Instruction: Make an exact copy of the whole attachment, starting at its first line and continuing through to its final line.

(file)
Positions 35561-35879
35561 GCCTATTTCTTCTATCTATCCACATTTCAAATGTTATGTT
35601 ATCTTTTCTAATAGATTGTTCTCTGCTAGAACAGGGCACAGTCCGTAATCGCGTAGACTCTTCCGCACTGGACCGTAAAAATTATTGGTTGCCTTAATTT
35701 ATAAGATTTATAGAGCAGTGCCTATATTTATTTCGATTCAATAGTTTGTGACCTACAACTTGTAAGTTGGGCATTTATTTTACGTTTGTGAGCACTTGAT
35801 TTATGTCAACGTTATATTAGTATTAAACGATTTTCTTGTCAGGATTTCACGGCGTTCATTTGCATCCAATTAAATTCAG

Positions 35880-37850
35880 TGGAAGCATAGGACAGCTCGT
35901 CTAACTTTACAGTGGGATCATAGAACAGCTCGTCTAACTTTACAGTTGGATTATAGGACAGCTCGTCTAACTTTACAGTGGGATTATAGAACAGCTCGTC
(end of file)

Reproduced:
Positions 35561-35879
35561 GCCTATTTCTTCTATCTATCCACATTTCAAATGTTATGTT
35601 ATCTTTTCTAATAGATTGTTCTCTGCTAGAACAGGGCACAGTCCGTAATCGCGTAGACTCTTCCGCACTGGACCGTAAAAATTATTGGTTGCCTTAATTT
35701 ATAAGATTTATAGAGCAGTGCCTATATTTATTTCGATTCAATAGTTTGTGACCTACAACTTGTAAGTTGGGCATTTATTTTACGTTTGTGAGCACTTGAT
35801 TTATGTCAACGTTATATTAGTATTAAACGATTTTCTTGTCAGGATTTCACGGCGTTCATTTGCATCCAATTAAATTCAG

Positions 35880-37850
35880 TGGAAGCATAGGACAGCTCGT
35901 CTAACTTTACAGTGGGATCATAGAACAGCTCGTCTAACTTTACAGTTGGATTATAGGACAGCTCGTCTAACTTTACAGTGGGATTATAGAACAGCTCGTC